The first couple of tracks for my new CD, tentatively titled Hors d’Oeuvreture (and tentatively featuring the wonderful Photo Booth-generated photo of yours truly, shown at right, as cover art), are now posted for your listening (dis)pleasure. Check them out now!
I was just reading, in the StarTribune online edition, an article about the lane addition project that was recently completed on Hwy. 100 in St. Louis Park.
The article includes a map and “Before” and “Now” photos, which I found very interesting. Especially when I noticed that the exact same cars were in both pictures, just in slightly different positions (all, that is, except for the red truck that appears to have been parked on the overpass for the entire duration of the construction project).
Imagine the coincidence, taking pictures both before and after the project, and timing it perfectly that the same cars would be traveling that stretch. Man, some people’s daily routines really are rigid! (Also, the weather was exactly the same, the photo was taken at the same time of day, the autumn leaves on the trees were at the same stage of coloration, etc.)
Of course, I think what’s really going on here is that the “Now” photo is actually a Photoshop mock-up produced by MNDOT during the proposal phase of the project. Anyone with an eye for Photoshop techniques can clearly see what’s been done to the photo. Still, it’s rather amusing that the Strib — intentionally or not — is passing this off as an actual photo of the road as it appears today.
Addendum (October 27, 2006; 9:15 PM): I figure since I took this opportunity to call attention to the Strib’s gaffe, I also owe it to them to share with my reader [sic] the fact that I also emailed the Strib about this, and in less than 12 hours I’ve received two emails from them — including one from the Director of Photography — apologizing for the mistake, and they say they’ll be posting a correction tomorrow. (Therefore, I’ll also refrain from capturing the erroneous version to post here.)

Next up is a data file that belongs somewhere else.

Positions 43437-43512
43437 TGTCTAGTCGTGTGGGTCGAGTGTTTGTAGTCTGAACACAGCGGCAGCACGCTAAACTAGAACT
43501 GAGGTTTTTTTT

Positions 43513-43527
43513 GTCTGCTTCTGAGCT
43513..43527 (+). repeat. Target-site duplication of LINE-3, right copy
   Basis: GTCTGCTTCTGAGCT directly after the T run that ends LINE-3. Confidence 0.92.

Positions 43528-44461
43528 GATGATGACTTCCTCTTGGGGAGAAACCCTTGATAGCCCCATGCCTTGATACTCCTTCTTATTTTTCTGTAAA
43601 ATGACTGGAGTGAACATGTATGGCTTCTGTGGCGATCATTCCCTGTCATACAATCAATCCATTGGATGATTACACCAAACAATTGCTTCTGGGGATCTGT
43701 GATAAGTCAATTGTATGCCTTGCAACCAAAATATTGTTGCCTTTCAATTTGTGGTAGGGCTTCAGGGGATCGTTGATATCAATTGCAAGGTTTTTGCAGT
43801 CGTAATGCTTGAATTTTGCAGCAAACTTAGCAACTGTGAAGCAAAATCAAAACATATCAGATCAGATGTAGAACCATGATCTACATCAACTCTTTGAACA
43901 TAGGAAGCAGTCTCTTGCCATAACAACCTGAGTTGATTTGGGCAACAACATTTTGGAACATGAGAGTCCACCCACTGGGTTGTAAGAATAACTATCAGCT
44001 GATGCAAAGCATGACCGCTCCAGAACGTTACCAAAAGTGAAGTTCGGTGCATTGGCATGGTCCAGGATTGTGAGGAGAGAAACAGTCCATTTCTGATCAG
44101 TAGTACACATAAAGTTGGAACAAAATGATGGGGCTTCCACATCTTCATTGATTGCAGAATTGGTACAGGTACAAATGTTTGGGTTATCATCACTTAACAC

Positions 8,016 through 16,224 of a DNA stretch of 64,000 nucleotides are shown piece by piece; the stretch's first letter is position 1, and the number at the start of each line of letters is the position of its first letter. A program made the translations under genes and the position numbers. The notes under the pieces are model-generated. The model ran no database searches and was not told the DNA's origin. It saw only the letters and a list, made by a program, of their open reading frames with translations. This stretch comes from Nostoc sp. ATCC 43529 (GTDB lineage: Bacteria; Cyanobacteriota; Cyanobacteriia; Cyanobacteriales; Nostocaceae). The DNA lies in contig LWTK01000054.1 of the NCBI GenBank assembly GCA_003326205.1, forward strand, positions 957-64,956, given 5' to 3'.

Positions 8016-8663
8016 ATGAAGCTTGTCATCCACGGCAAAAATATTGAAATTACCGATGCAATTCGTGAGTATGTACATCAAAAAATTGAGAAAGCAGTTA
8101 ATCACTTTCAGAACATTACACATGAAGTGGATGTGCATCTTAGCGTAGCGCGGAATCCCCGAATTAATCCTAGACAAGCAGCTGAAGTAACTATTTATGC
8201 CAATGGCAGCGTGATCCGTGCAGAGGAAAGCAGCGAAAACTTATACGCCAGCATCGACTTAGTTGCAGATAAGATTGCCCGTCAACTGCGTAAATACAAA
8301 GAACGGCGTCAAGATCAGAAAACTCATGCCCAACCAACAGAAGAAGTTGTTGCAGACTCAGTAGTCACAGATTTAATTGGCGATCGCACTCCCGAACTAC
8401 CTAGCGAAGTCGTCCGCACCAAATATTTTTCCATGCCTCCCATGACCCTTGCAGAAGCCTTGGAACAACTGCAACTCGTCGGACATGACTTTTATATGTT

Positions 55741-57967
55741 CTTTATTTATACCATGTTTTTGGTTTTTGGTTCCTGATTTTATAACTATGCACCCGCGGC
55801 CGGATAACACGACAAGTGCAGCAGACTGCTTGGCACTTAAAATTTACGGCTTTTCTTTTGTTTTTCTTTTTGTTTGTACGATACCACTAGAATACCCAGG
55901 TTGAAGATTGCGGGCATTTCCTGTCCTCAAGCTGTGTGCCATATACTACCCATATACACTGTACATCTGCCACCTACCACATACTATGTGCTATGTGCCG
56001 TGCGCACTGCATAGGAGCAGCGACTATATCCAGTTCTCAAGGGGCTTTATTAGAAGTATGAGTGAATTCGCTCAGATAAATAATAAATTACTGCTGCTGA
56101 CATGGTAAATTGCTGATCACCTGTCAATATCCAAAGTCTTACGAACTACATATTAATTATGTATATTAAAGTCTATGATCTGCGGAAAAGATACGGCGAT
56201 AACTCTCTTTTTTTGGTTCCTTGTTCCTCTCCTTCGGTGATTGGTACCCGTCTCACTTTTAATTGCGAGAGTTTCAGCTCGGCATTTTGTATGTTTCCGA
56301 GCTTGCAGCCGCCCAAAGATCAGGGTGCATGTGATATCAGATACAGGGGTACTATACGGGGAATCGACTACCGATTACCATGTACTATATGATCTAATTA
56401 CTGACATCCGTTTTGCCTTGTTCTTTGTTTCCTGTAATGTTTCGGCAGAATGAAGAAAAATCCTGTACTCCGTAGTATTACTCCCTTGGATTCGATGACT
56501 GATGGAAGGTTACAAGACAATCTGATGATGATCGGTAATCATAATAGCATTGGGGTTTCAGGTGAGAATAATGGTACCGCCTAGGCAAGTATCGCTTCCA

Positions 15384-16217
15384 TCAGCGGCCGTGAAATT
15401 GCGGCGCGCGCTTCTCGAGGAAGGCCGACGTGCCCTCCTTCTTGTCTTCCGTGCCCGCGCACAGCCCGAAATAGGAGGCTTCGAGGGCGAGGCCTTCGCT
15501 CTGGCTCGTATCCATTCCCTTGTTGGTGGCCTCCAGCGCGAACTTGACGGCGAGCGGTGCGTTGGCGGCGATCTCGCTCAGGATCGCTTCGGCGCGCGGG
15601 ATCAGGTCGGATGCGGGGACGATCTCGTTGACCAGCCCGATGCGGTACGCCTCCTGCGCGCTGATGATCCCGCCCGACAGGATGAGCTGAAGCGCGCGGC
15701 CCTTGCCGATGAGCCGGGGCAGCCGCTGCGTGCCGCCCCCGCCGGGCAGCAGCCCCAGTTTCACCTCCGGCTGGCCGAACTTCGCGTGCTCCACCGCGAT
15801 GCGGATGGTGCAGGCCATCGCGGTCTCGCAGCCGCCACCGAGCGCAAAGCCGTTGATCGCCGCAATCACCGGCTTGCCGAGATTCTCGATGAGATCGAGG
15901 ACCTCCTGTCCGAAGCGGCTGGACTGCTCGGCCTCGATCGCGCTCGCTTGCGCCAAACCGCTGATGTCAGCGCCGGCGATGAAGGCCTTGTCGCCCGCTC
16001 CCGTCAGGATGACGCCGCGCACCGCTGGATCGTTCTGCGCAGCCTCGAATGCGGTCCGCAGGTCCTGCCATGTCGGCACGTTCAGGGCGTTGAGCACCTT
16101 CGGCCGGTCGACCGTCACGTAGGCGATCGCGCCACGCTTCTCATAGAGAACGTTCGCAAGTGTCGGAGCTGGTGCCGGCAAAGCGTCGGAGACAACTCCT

Addendum (November 7, 2006; 11:35 PM): Since I’m not a crackpot, I will not be pursuing this any further. However, I feel it’s worth at least noting here that I’ve just checked the page and no correction was ever made.
A strange thing happened to me the other day.
I was riding in the car with some coworkers, returning from lunch. We were stopped in gridlock traffic (which seems to be the case more often than not on Roswell Rd.), and as my eyes (as usual) flitted from side to side, taking in the colors, shapes, fonts, states of decay, and other assorted minutiae of the storefronts and signs in the supersaturated commercial district, I happened to notice a sign on a nearby Chinese restaurant. It said:
GIANT CHINESE B.BQ.
Now your average person, even your average detail-oriented person, may have glanced at that sign and not given it a second thought. But I was immediately consumed with perplexity over the liberties taken by the sign maker with respect to the use of periods. Why, I wondered, did the first “B” warrant a period while the second did not?
Or take another example: Tonight when I got home from work, I found a new MacMall catalog had arrived, and I perused it with passive interest while SLP was on the phone. I was mildly irritated to see yet another use of the annoying stock photos of perfect people in black mock turtlenecks with their arms folded atop some invisible barrier, which have become staples for use in stupid photo illustrations in these catalogs, where the perfect people are made to look as if they are leaning against a steroid-enhanced 5-foot-tall software package.
You’re probably thinking that my awareness of these stock photos of perfect people in stupid poses is the focus of my detail-obsessed attention in this story, but you’re wrong.
In fact, I noticed something even more stimulating to my detail obsession: On one page I saw a photo of a young woman with long blonde hair, and on the next, a distinctly different young woman with short, curly red hair. And that was when it hit me. I noticed that the hands of the two women were in exactly the same position. In fact, the arms in the picture belonged to the same person and were from one single photograph, but the heads were different. What’s more, the skin of the hands in the photo was color-corrected to match the facial complexion of the woman in each photo.
Clearly, if I notice something like this on passing glance, I have a problem.